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RE: error condition for delete of VHR when VCR is in checked-in c ollection

From: Julian Reschke <julian.reschke@greenbytes.de>
Date: Thu, 11 Jul 2002 09:26:59 +0200
To: "Clemm, Geoff" <gclemm@rational.com>, <ietf-dav-versioning@w3.org>
Message-ID: <JIEGINCHMLABHJBIGKBCKENPEOAA.julian.reschke@greenbytes.de>


again thanks for taking the time. Comments inline.

>    let me try to summarize.
>    In the presence of BINDs, DELETE is defined as
>    1) removing the binding specified in the request URI,
> Yes.
>    2) optional deletion of the resource identified by the URI if there
>    are no references left to it. Note that references may be in other
>    namespaces, on other servers and even in different URI schemes.
> If there are no "bindings" to it.  A reference (e.g. a redirect
> reference, or a DAV:href reference) is not a binding.

I agree that a reference in the sense of a DAV:href or a redirect reference
does not *require* the server to keep the resource. But my point is that
with bindings, there's no way a client can definitively know, and a server
can decide to keep a resource as long as it wants. The BIND spec defines how
long a resource MUST be kept, but not when it should be cleaned up after all
client-visible bindings are gone.

Thus, a specific RFC3253 implementation is absolutely free to *treat* a
"soft" reference (like a DAV:href in the DAV:version-controlled-binding-set)
as internal reference to the resource, and thus keep the resource. In this
specific case, this allows the server to resurrect a bind to the VHR at the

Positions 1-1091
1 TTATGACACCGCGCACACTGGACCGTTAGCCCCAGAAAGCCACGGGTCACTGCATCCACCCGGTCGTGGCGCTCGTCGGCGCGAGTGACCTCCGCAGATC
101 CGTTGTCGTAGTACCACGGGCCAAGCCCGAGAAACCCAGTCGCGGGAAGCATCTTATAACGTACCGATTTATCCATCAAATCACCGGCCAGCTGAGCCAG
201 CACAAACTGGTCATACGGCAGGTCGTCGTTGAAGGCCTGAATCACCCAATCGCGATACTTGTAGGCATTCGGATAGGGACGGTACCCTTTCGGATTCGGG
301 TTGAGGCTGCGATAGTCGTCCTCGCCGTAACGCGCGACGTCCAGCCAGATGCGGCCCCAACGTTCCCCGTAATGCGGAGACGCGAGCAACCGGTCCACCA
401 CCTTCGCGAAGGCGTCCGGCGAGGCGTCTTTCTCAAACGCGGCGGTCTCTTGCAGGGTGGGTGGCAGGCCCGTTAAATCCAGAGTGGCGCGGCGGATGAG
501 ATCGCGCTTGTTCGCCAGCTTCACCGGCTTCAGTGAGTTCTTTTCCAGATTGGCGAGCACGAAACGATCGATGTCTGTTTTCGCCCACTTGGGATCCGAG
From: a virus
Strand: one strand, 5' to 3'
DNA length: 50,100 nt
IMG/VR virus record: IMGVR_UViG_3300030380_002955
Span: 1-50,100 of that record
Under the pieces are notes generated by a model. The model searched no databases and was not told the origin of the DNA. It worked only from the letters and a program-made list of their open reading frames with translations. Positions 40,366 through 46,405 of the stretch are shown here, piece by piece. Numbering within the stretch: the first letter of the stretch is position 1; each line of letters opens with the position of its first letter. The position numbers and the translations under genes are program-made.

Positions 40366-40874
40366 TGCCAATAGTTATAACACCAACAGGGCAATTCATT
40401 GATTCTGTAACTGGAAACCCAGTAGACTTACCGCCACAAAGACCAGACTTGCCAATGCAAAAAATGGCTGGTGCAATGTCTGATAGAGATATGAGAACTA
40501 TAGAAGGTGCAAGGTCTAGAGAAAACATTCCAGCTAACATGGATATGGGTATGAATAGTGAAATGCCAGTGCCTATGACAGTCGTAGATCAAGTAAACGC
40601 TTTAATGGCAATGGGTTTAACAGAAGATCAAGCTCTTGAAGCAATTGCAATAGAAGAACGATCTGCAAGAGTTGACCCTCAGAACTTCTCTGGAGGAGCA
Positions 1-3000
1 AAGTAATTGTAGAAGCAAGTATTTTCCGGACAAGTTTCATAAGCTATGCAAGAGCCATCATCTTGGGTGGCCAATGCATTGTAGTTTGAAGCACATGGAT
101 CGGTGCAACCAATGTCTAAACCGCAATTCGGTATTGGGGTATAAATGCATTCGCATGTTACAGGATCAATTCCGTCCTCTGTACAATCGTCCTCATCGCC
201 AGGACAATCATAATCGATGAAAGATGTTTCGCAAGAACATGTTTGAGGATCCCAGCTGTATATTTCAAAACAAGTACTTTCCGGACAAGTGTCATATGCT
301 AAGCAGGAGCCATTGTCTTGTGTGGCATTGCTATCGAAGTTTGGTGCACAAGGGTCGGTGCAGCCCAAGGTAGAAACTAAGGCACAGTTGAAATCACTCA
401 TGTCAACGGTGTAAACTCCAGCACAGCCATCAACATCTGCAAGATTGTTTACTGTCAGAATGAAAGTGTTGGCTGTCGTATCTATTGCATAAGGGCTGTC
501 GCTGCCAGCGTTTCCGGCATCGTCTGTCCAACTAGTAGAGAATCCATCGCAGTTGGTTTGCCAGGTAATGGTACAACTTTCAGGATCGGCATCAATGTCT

original URI although the client has done a DELETE on it in the meantime.

Are you saying that this behaviour breaks the spec in some way?

>    Any spec that wants to cooperate with bindings can NOT change this
>    semantics of DELETE
> Correct, but it can supplement the definition with additional
> explicit semantics (RFC3253 does so in a number of places).

My point is that these semantics need to distinguish between:

- removing the bind (something the BIND spec defines -- the name is gone,
that's all) and
- removing the resource (and here's the catch --  spec can define what
removing the resource means, but it can't define *when* this happens or
whether it happens at all)

>    (or does RFC3253 explicitly say that a VHR can have only a single
>    binding???).
> No (in fact, it explicitly introduces other bindings in working
> collections).
>    So we have a VCR that refers to a VHR through the
>    DAV:version-history property. The client issues a DELETE on the VHR
>    URI. Possible results:
>    a) the server may refuse to perform the Delete, either because
>    deletion of VHRs is not supported, or because a VCR still refers to
>    the VHR.
> Or pretty much for any reason that it wants.